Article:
MOSSBRUCKER: Yeah it does. In football when I played quarterback, I would get the chance to do stuff all through the game, but in basketball you can get one shot at the end of the game and I look at like I would a field goal. But, playing all kinds of sports helped prepare me because you can put yourself in pressure situations.
Q: One of the things that Coach Ferentz mentioned recently was that he wasn't entirely thrilled with the place kicking this spring and that the job is still pretty open heading into the fall. It seems like there will be an opportunity for you. What are your thoughts heading in?
MOSSBRUCKER: Obviously those two guys have been there and they know what it is like. I am just going to come in there and try to follow along and compete for the job. I would love to have it and I will do everything in my power to earn it, but I know it is competition with two other guys already there. I am just going to go out there every day and see what happens.
Q: What is your comfort level in terms of distance on your field goals?
MOSSBRUCKER: I feel good from 50 to 55. I think those are solid make opportunities for me. I can hit from 60, but 50-55 is my comfort level.
Q: How did become a kicker?
MOSSBRUCKER: Growing up I played a lot of soccer and then I started football and everyone needs a kicker. Since I had played soccer I went out for that position and got the job. I also played quarterback and safety in football, but my brother kind of led the way as a kicker since he kicked for a D2 school
Q: When do you plan to get to Iowa City this summer?
MOSSBRUCKER: June 1st.
Q: Are you planning to stay the whole summer?
MOSSBRUCKER: Pretty much. I am leaving for one week to play in our state high school all star game, but other than that I will be there.
Q: After playing and being out of the field in football as a quarterback and safety and playing basketball is it going to be tough as a kicker not to be out there all the time and how are you going to handle that?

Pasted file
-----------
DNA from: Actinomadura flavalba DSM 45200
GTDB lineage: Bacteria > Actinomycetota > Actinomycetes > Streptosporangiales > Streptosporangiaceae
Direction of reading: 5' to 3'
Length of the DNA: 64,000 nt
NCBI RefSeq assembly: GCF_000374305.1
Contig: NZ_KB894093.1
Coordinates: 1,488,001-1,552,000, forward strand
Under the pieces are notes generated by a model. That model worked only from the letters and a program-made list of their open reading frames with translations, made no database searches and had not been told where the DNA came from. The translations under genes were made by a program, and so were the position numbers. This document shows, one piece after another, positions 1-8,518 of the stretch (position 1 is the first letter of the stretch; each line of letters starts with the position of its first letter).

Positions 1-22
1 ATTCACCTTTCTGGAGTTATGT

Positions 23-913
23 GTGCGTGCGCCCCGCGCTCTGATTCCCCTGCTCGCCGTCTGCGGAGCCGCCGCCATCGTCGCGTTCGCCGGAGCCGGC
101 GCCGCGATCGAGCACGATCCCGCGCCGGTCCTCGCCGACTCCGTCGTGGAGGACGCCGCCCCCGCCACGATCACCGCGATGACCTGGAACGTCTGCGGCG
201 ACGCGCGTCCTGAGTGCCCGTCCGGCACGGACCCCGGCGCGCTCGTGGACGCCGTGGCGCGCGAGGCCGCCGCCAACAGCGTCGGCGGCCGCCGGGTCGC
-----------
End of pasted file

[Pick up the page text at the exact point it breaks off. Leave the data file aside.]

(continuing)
MOSSBRUCKER: It will be tough, but I am sure I will figure out how to handle it in practice. As far as football, I am going to soak up as much knowledge as I can at Iowa because someday I would like to be a coach.
Q: Are you going to be one of kickers that runs down on a kickoff looking to put a hat on somebody in the return game?
MOSSBRUCKER: (laugh) I don't think I will be one of those guys. Hopefully I won't have to tackle anyone, but if I have to, I will stick my nose in there.
Q: What is your range on kickoffs? Are you pretty consistent at putting it out of the end zone?
MOSSBRUCKER: In high school, I was about 80 to 90% touchbacks and that was from the 40 and I usually put it 7 or 8 yards deep. I feel like I am pretty consistent at putting it between the five and the goal line.
Q: Do people realize how important it is to have a good kickoff and put it into the end zone and how difficult it really is?
MOSSBRUCKER: I don't think so. Sometimes if you try to kick it through the end zone you kick a line drive and then your coverage isn't as good down the field. Height and distance is overlooked sometimes.
Q: One of the things Coach Ferentz would do with Kaeding was he would signal to him on kickoffs if he wanted it high and on the goal line or out of the end zone. It was almost like he felt that it would be even better to kick it high and land it between the five and goal line. Are you comfortable with something like that?
MOSSBRUCKER: I am pretty comfortable with it. I am not sure I can drop it on a specific yard line yet, but I can put it between the hash and the out of bounds line.
Q: How are things wrapping up academically for you?
MOSSBRUCKER: It is going well. It is a pretty neat time heading into graduation. Now I just have to get in my last bit of training and I should be good to go.